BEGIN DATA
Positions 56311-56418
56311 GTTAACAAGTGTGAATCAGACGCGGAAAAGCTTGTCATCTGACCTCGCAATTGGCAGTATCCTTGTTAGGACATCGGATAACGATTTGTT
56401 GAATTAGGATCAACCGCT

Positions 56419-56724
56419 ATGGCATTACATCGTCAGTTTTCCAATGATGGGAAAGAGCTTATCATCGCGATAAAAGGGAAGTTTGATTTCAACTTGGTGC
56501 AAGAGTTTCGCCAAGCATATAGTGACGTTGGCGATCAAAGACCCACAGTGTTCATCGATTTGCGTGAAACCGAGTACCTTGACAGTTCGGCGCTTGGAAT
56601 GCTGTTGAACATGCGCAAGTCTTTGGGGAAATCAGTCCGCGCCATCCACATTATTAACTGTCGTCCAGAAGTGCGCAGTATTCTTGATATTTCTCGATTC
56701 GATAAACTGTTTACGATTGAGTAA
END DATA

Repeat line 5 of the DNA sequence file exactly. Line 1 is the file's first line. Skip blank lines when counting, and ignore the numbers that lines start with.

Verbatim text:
56419 ATGGCATTACATCGTCAGTTTTCCAATGATGGGAAAGAGCTTATCATCGCGATAAAAGGGAAGTTTGATTTCAACTTGGTGC